Today this person is called “personuppgiftsansvarig” (person responsible for personal data), but when GDPR enters into force, this new role will change name to “dataskyddsombud” (person responsible for data protection).

Processing of personal data is not about how you send out communication, but where you store personal data, how they are handled, analyzed or used within the organization.

Here are a few examples of what counts as a personal data according to GDPR: 👇

  • To send an email to one or more of your systems (for example; Mailchimp, Pipedrive, APSIS, Carma, Salesforce, etc.)
  • To automatically analyze and add additional data, based on the information you already have(also called “populate”)
  • To divide different personal data into groups or segments to restrict or allow certain communications
  • To extract an excel spreadsheet to manually add name, phone number or the like
  • Analysis or combination of personal data

And for your company to be allowed to process personal data there must be a legal basis (remember: consent is one of the legal bases) that allow processing.

Legal basis in GDPR

In Article 6 of the new Data Protection Regulation there are exactly six bases that makes the processing of personal data legal, but to simplify, it’s really just three things your company needs to think about to be able to collect new leads and email addresses in accordance with the new Data Protection Regulation. 

Personal data processing is only legal if one or these following conditions are met:

  1. Consent – The registered individual has given consent to that his or her personal data can be processed one or multiple purposes.
  2. Contracts – The processing is necessary to fulfill an agreement that the registered takes part of or to be able to fulfill certain agreed upon terms, before the registered accepts such an agreement.l
  3. Legitimate interest – Personal data may be processed in certain other situations that the law dictates. If the processing is necessary and if the person responsible for handling personal data deems the processing not to violate the personal integrity, then it’s allowed. It is in other words a judgement call for the person processing the personal data, and if the processing in any way can lead to a violation of the registered individuals personal integrity, it can lead to heavy fines or other consequences for the company in question.

As you can see, consent is one of the legal pillars – and whether you need active consent or not is entirely dependant on the situation and the design of your offer.

As an example…

If you are working with webb analysis, marketing automation, and collect visitor insights on your web page, you must inform your visitors about what happens in the background, and refer them to your privacy policy.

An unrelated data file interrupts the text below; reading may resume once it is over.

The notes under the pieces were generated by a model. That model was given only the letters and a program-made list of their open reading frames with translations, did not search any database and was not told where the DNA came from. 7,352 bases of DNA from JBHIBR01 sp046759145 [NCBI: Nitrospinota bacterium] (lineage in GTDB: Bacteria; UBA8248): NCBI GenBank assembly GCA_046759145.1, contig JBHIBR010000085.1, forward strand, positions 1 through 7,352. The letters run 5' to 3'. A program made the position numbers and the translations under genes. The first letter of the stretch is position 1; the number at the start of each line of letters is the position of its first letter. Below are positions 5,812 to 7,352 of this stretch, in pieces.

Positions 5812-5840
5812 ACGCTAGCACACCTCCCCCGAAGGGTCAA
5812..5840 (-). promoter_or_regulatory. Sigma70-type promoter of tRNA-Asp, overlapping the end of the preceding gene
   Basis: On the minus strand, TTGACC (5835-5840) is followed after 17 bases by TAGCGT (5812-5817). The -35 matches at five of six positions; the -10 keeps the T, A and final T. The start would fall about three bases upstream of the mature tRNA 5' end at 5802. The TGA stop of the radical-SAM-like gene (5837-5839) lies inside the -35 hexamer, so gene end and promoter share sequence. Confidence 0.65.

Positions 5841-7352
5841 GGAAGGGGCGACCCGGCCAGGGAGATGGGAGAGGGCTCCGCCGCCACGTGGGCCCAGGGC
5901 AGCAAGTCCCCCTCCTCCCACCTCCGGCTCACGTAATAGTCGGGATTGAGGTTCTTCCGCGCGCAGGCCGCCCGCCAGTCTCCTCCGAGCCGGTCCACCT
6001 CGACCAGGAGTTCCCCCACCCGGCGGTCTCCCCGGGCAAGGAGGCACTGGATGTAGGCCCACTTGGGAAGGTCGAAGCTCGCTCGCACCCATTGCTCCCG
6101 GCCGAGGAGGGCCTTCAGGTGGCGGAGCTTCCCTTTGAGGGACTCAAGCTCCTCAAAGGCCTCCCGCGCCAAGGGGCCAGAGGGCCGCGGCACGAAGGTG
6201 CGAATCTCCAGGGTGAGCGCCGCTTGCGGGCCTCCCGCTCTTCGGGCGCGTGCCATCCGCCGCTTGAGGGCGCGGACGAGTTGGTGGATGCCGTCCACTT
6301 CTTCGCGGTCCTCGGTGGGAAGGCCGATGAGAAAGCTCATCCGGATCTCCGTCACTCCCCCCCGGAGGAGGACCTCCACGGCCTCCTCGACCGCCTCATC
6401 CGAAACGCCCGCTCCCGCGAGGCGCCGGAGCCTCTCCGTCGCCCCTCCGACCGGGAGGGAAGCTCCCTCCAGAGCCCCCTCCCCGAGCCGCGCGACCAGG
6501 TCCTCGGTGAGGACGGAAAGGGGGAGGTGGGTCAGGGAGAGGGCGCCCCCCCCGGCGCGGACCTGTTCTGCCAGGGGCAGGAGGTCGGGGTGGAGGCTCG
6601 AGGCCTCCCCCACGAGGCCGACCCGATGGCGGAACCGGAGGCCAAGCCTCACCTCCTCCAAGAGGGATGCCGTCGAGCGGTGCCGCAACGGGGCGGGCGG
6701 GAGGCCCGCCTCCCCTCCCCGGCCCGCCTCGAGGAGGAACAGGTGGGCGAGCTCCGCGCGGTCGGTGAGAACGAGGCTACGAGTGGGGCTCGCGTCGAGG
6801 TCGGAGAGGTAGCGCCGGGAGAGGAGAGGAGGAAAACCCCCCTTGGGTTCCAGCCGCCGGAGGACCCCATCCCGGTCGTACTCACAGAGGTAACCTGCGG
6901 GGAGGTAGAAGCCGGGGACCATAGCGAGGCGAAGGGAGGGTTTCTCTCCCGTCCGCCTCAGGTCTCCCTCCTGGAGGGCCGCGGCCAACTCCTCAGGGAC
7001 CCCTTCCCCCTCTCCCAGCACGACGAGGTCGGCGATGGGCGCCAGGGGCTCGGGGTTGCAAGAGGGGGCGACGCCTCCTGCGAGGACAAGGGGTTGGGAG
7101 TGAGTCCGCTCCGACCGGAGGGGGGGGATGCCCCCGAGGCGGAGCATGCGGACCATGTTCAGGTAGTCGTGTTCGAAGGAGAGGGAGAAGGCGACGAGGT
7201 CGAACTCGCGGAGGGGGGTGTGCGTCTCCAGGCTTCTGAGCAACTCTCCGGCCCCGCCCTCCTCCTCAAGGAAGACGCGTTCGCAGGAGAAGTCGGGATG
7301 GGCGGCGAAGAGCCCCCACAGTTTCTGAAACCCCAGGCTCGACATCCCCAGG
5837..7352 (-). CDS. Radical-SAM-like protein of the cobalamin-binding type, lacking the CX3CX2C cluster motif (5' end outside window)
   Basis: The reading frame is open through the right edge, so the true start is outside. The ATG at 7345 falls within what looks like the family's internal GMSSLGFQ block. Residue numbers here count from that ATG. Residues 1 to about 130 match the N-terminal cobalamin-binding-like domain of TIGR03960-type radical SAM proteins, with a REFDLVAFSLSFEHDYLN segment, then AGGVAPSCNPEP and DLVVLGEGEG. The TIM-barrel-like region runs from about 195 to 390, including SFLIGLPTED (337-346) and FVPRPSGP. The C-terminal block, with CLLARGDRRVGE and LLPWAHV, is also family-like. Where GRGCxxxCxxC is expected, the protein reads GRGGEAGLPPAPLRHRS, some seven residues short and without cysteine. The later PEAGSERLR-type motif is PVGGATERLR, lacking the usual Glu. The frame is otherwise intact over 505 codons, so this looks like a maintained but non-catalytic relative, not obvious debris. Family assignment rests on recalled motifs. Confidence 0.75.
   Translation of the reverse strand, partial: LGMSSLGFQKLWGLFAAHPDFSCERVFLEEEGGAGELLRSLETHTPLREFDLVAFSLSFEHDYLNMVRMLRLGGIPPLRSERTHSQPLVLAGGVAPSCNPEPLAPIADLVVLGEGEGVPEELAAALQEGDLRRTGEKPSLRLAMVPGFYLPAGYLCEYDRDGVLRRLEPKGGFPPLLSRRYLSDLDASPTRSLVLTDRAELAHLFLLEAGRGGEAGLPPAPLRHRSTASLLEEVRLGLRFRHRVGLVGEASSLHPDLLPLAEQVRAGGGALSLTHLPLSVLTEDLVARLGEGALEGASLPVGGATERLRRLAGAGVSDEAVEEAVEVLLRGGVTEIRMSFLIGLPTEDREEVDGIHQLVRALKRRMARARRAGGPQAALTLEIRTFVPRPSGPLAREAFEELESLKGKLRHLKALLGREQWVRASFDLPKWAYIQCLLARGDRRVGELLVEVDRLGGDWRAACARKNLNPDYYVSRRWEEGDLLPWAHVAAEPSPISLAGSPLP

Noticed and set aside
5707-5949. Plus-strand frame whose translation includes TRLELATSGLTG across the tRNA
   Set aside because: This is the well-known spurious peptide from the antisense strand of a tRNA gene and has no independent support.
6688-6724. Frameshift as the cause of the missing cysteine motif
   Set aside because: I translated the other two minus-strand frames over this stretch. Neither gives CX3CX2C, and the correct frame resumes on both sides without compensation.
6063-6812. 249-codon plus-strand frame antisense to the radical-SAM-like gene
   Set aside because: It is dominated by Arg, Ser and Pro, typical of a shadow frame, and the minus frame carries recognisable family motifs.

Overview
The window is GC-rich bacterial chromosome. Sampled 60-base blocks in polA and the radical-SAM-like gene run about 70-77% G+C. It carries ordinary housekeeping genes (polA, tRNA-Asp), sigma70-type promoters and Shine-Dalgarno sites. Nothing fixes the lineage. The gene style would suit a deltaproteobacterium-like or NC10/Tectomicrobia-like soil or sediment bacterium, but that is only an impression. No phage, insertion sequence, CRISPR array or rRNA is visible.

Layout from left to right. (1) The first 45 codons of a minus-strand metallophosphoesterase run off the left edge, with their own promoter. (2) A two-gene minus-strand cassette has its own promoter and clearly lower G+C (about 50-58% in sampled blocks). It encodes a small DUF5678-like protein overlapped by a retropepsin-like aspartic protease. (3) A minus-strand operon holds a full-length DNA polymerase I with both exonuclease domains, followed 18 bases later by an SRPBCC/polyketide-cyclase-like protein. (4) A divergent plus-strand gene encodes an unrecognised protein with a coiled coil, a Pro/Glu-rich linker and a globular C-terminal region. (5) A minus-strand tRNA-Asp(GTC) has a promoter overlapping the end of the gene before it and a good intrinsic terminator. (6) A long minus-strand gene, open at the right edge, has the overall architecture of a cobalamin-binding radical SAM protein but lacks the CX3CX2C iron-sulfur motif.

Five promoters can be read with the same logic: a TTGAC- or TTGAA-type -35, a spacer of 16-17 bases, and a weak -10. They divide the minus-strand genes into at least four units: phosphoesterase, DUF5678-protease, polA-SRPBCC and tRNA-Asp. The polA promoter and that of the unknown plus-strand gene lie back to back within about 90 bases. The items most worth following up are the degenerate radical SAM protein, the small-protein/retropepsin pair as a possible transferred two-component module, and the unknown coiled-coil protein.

Tip: Do your company have a privacy policy? You can use a prewritten policy template written by Axel Tandberg via the GDPR-service Triggerbee Consent. Use the policy template as a foundation and adapt it to fit your processes, or use the text as is.

Here is an example of how SVT Play inform about their placement of cookies on your computer and the storing your IP-address. They then refer you to their privacy agreements where they explain in detail how they process the personal data collected.

Actove consent

Even though an IP address counts as a personal data in GDPR, the hard part is to find out who actually sat behind the computer – Therefore no separate consent is needed to track a visitor as long as they don’t collect other personal data at the same time.

As you can see, the button only says “Jag förstår” (I understand), which implies that you don’t give away enough data to have your privacy violated.

If you don’t want your IP address to be tracked you have the option to just not use the service, or to shut down cookie tracking in your web browser.

As said, depending on what data are collected, it’s a bit different what you need to document after GDPR enters into force.

  1. Data minimization – Don’t collect more data than you will use.
  2. Purpose limitation – You are not allowed to use the data for anything else than what you explicitly say you are going to use it for.
  3. Storage minimization – Don’t store any data longer than what’s necessary to fulfill the end goal.
  4. Data Protection Officer – Appoint a “dataskyddsombud” (Data Protection Officer) responsible for processing and collection of personal data, to ensure that it follows the rules and regulations (in PUL this position is called “personuppgiftsombud” (data representative))

Consent is probably the one thing that have created the most buzz on the web and resulted in a lot of doomsday articles that predict the death of digital marketing…

This is of course as far from the truth you could possibly get.

But then we are posed with the question…

What is “consent” according to GDPR?


A consent according to GDPR is an active and voluntary act from an individual who, after being informed of the consequences, agrees to having his or her personal data processed in order to receive marketing communication, or in other ways have their personal data processed.

If you leave consent, this works like a kind of “contract” between you and the company you submit your personal data to that limit or allow different types of communication or personal data processing.

According to “Datainspektionen” (Data Inspectorate) a consent must be the following: